Presentation on theme: "1 The Laocoön Syndrom Luigi Zingales University of Chicago Booth School of Business."— Presentation transcript:
1 The Laocoön Syndrom Luigi Zingales University of Chicago Booth School of Business
2 Motivation In any governance system it is crucial to aggregate information –To help in the decision process –To make reputation work Information is diffuse (Hayek, 1957) How can we best aggregate it –to induce better decision making –make reputation work In particular, how do we ensure that negative news emerge?
4 Why Is So Difficult to Bear Bad News? 1.We are reporting to our judges CEO is afraid to share bad info with the Board (Adams and Ferreira, 2005). 2.Blame the messenger We dislike teachers who criticize our kids 3.Concentrated costs diffuse benefits –Speak against an internal appointment –Who has the information does not want to reveal it because news affects value of his/own human capital 4.Loyalty vs. honesty –Whistle blowers 5.Social pressure –Criticism is seen as antagonistic –Dissenters are ostracized
5 Mechanisms to solve this problem: 1)Financial markets A profit reason to spread bad news. 2) Market for news – the media 3) Entrenchment Watson story 4) A market for Laocoons –External auditors reporting to the auditing committee composed of independent board members
6 Why reputation is not enough? Consider external auditors Does it pay to blow the whistle? Before 2002 auditors who overlooked a fraud were not penalized (Dyck et al, 2008). After 2002 yes, why? Because SOX forced transferred the right to appoint the auditors to the audit committee formed of independent directors
7 The Myth of Independent Directors Why should they behave any differently? If they value their reputation more than their position, they should not accept the nomination. If they do accept it, why should they not compromise (at least within limits)?
8 What Is The Solution? Directors not appointed by management It is not a guaranty of success, but a hope. If directors act in the interest of who appoint them, an alternative source of appointment might change their incentives. Does it? It is still too early to say
9 The Italian Experience Legge Draghi (1998) introduces the presence of a statutory auditors appointed by minority shareholders Privatized companies also have a few borad seats reserved for directors appointed by minority shareholders Legge sul risparmio (2005) extends this to all listed companies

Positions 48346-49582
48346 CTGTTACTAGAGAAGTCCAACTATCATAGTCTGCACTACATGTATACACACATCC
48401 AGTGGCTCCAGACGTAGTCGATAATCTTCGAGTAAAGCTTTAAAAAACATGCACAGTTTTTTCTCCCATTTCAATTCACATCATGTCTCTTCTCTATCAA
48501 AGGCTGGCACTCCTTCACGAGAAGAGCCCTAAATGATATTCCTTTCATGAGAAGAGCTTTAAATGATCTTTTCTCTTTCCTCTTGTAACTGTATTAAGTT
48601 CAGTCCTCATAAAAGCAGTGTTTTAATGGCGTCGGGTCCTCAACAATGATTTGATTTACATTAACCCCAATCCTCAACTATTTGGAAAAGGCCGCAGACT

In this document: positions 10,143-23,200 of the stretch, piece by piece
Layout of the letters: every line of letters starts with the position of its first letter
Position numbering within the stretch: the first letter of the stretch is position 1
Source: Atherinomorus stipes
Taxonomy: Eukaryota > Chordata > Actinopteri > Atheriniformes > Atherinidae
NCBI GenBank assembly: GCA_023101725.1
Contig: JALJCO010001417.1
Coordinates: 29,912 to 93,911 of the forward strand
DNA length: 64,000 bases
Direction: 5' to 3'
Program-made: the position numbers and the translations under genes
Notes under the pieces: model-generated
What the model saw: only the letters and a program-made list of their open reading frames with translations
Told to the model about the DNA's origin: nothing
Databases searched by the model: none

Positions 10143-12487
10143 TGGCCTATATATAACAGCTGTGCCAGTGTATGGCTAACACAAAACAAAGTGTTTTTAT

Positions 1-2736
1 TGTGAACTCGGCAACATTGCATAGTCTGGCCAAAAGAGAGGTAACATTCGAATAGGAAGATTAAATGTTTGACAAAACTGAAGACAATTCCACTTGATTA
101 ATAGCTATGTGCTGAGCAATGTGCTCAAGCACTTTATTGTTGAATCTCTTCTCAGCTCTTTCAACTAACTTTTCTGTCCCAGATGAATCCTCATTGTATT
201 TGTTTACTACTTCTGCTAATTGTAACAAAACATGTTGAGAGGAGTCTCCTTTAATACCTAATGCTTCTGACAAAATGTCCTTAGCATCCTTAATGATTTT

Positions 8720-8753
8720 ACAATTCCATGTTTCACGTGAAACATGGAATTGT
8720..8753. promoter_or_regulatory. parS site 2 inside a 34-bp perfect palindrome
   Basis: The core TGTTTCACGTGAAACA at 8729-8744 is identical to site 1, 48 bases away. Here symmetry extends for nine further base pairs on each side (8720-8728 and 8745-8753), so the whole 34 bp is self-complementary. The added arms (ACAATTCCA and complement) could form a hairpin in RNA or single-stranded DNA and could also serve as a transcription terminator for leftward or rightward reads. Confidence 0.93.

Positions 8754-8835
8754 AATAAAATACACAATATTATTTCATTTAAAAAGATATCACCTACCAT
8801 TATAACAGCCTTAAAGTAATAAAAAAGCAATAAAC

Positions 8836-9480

10 Amministratori eletti dalle minoranze
11 Sindaci eletti dalle minoranze
12 Problems – 1 Who is a minority shareholder? –Risk that this position kidnapped by minority shareholders with a different agenda –Risk is particularly intense when international institutional investors do not vote because they are not aware of this concept. Limit who can propose the slate of directors
13 Problems – 2 Risk of Balakanization of boards like little inefficient parliaments. Unlike parliaments, corporate boards primary function is not to redistribute resources but to create them. Unlike parliaments, corporate boards have to –compete in the marketplace –live under the constant monitoring of the stock market, The problem in the opposite: social pressure to conform that can lead to what Jarvis (1972) define as groupthink.
14 Problems 3: Excessive short – termism Making directors more accountable to shareholders make them more short-termist I do not know of any empirical support for this view. Primary reason for a short-term bias is precisely the lack of accountability for corporate boards. The role of the board is not to blindly follow stock prices, but to create value for shareholders, exploiting the informational advantage they have. In other words, a board that is legitimated can more easily resist the stock market pressure than a board that is not.
15 Problem 4: Information Directors depend on managers for information Very risky to create a tension between directors and executives Solution is not to ignore it and give all the power to managers
16 Conclusions We need to create the incentives for people to report bad information. Besides the stock market, the best way is to create positive career incentives for people who report bad news. The most important of such position is the one minority directors It is not perfect, but it beats the alternatives